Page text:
listeners have never been within a hundred leagues of the
place in question. Ah well! Take me as I am: a man who
has crossed the equator twice.
Similarly, Chapter Thirteen takes on the possible impatience of the readers for all the narrative intrusions:
You grow impatient, dear reader, you seem annoyed to see
the heavy curtain of rational discourse lowered onto the stage.
If I took your word for it, my actors would have no interval
to catch their breathes. I am thrilled to hear the stamping of
your feet and your neighbors’ canes in interruption the
orchestra, while provincials in the audience call: “Begin!
The “put-down” of the reader continues for a few more paragraphs.
Moreover, The Bohemians, like many works of its day, contains no coherent narrative. A band of would-be philosophers wander about the countryside, all arguing their ridiculous philosophical positions with one another when they are not busy stealing livestock and vegetables from nearby peasants or giving themselves up to the sexual pleasures of the women who accompany them.
If the work of gay-artist David Wojnarowicz so severely shocks the sensibilities of some American viewers that the Smithsonian Museum can be made to remove his work, A Fire in My Belly, then the Marquis de Pelleport will thoroughly offend conservative readers in his hilariously over-the-top depiction of an orgy held by the Bohemian troupe accompanied by a group of Capuchin monks and even a donkey. Despite the narrator’s outrageously overblown metaphors of chivalric love with which he describes all the possible combinations of sexual acts, de Pelleport allows us to almost smell the sweat of lust and dust which permeate his tribe of absurd thinkers, leading a convent head later in the book to insist he can literally smell the Capuchin upon them.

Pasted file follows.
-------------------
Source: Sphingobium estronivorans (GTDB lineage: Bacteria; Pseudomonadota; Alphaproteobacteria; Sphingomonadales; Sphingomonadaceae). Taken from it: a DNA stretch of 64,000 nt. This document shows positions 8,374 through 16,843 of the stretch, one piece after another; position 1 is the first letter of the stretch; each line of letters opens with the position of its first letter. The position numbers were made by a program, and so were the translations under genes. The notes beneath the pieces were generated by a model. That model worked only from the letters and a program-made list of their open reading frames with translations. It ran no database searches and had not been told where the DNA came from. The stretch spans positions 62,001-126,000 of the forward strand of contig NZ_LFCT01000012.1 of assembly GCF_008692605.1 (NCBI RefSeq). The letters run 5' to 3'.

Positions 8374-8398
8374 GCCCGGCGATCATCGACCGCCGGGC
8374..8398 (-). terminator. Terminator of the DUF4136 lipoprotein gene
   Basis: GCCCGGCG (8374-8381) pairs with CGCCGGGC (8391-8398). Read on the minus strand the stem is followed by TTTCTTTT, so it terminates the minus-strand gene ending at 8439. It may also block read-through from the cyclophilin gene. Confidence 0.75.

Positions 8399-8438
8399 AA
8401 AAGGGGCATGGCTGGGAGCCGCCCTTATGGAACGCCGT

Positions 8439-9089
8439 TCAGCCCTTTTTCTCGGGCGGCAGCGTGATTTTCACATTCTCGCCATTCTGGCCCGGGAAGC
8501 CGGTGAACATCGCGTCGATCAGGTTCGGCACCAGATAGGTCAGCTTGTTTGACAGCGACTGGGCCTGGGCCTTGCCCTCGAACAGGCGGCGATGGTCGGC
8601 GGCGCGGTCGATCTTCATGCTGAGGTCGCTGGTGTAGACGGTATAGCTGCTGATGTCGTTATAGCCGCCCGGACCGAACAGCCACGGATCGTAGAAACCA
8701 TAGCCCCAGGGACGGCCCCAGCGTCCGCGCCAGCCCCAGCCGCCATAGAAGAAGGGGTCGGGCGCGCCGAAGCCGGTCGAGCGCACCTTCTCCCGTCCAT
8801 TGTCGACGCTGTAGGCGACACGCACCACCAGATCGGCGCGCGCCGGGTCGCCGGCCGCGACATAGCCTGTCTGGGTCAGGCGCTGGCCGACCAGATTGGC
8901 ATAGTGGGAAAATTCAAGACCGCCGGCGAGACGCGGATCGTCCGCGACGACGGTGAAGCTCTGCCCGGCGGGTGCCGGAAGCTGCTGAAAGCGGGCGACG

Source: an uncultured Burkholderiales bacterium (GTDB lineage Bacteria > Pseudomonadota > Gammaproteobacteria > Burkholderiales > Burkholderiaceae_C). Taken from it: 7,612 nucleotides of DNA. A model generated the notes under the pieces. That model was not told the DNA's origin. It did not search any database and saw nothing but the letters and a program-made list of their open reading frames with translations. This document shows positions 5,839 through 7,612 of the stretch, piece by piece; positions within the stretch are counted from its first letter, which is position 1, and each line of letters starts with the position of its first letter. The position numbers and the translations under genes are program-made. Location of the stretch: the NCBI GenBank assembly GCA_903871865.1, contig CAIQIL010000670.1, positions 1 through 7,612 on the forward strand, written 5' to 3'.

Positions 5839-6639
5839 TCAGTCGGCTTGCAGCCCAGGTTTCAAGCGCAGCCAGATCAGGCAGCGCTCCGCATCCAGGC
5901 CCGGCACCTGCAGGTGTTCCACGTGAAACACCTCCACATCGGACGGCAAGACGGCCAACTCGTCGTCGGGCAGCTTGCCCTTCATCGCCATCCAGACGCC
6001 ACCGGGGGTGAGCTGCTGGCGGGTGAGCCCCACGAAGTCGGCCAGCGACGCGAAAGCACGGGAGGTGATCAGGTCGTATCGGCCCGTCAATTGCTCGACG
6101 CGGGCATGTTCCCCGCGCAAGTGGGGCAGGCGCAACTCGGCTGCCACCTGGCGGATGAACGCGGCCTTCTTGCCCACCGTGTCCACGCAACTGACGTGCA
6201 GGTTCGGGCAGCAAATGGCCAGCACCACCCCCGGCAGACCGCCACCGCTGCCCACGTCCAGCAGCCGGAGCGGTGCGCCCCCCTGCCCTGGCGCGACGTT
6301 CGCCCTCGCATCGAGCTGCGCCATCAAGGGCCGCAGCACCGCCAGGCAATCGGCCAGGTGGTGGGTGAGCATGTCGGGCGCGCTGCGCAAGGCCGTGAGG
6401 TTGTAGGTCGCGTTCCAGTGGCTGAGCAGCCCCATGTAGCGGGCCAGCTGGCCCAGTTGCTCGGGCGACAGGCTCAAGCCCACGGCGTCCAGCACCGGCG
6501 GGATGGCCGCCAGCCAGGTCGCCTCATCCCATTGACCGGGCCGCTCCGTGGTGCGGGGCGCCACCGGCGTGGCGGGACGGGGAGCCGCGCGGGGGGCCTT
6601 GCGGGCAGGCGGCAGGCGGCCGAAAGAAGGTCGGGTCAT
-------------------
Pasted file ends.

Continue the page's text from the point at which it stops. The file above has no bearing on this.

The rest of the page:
As I have mentioned, the last chapters concern Pelleport’s life itself, a sad tale of woe he blames on his career as a writer. His adventures, however, also focus upon a rope bequeathed to him by monk which, with a quick pull, suddenly enlarges his nose, thereby attracting all women to him immediately—presumably since the protuberance hints at the size of his sexual organ. He is, at first, quite delighted, until this writer’s nose leads him further and further into danger before he becomes so utterly impoverished and entrapped that he ends up—well, we already know where—in a cell neighboring the great sexual sado-masochist.
In all, de Pelleport’s tale is a true treat for the ears. The only problem is that, at times, it is so literate, so embedded with literary metaphors, classical stories, and references to obscure texts that the editor and translator found the need to include some 44 pages of small-print footnotes, explaining their meaning to the modern reader. These are highly useful; but the flip back and forth between text and its academic trappings leads to a somewhat arduous and laborious trip through de Pelleport’s sassy satire.
Los Angeles, December 19, 2010
Reprinted from Rain Taxi, XVI, No. (Spring 2011).